It is hard to walk the streets of New Orleans without running into Catholic Louisiana. Majestic churches and buildings predating our nation’s birth abound. One senses not just the presence of the Church but a whole Catholic culture that built the city and still permeates the atmosphere.
Outside New Orleans
Venturing outside New Orleans, the feeling is much the same. It is the little things that impress you: The small historic churches, the connections with the past and the French flavor of life.
In the church in St. Martinsville, I was told, are the baptismal font and Eucharistic sanctuary lamp donated by King Louis XVI which arrived as he was being sent to the guillotine by French revolutionaries. At Sacred Heart Academy near Grand Coteaux, I was taken to a chapel where St. John Berchman appeared and cured a young novice nun. The miracle was one of the two used in St. John Berchman’s canonization process. In the Acadiana region, there are the descendents of the thousands of cruelly persecuted Catholics from British Canada who found a home in the bayous and swamps in the late 18th Century.
Throughout the area, I felt as if I were retracing the footsteps of missionaries, nuns and Jesuits who gave their lives so that Louisiana might have the Faith. St. Katherine Drexel, St. Rose Phillipine Duschene, Blessed Andrew Seelos, and so many others traveled these same roads.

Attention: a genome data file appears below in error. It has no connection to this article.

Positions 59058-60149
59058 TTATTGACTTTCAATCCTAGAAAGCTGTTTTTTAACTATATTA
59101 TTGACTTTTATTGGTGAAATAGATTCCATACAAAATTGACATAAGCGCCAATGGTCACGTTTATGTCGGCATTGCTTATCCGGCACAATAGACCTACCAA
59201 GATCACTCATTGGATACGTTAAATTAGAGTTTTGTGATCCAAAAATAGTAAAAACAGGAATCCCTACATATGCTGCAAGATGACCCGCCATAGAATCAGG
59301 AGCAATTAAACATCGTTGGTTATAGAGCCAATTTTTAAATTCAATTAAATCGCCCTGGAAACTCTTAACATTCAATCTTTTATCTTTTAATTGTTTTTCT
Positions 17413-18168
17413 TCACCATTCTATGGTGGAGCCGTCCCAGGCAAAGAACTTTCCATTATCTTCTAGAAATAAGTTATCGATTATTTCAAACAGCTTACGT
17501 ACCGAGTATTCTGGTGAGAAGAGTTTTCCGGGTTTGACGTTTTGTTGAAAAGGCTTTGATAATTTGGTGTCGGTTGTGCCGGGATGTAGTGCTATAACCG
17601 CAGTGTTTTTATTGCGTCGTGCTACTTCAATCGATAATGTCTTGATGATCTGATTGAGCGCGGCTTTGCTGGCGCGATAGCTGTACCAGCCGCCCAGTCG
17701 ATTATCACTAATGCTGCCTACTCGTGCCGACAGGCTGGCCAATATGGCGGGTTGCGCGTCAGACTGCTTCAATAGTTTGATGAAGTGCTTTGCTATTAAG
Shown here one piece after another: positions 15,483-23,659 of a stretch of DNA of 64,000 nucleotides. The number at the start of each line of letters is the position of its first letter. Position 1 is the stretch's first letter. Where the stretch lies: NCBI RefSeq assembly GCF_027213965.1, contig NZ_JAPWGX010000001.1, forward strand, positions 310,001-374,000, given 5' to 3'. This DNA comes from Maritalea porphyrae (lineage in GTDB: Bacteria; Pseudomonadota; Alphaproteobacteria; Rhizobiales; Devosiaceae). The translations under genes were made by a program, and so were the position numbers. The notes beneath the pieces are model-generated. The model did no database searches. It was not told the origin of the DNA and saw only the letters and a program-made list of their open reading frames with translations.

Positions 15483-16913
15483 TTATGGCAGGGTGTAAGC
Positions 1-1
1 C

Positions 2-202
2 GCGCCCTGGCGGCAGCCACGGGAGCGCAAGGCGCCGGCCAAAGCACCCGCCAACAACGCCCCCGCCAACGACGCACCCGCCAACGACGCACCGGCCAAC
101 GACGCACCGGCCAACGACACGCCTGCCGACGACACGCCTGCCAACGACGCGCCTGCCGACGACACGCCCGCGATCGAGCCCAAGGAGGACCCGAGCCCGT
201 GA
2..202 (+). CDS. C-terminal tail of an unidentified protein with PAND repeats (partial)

Like the title of the TFP’s book, I could not help but reflect upon how the Church in Louisiana has indeed weathered many storms. I pray that She might yet weather more.
Talking to Catholics
Catholic Louisiana cannot be reduced to old buildings and past memories. Perhaps the most expressive part of a visit is talking to Catholics themselves.
During the speaking tour through southern Louisiana, I saw that explosive mixture of Faith and culture that forms a whole society. Despite the ravages of modernity, remnants of a Catholic culture still survive that make for a refreshing experience not often seen in secular America.
You can see it in that Catholic consideration for others that goes a few steps beyond normal Southern hospitality. So contrary to cold business-like relationships, the Catholic Louisianans I met were effusive, affectionate and given to conversation. They know how to enjoy the thoroughly “Catholic” experience of eating well and guests are treated to the delights of Cajun cooking, New Orleans’ cuisine or the ceremony of a crawfish boil.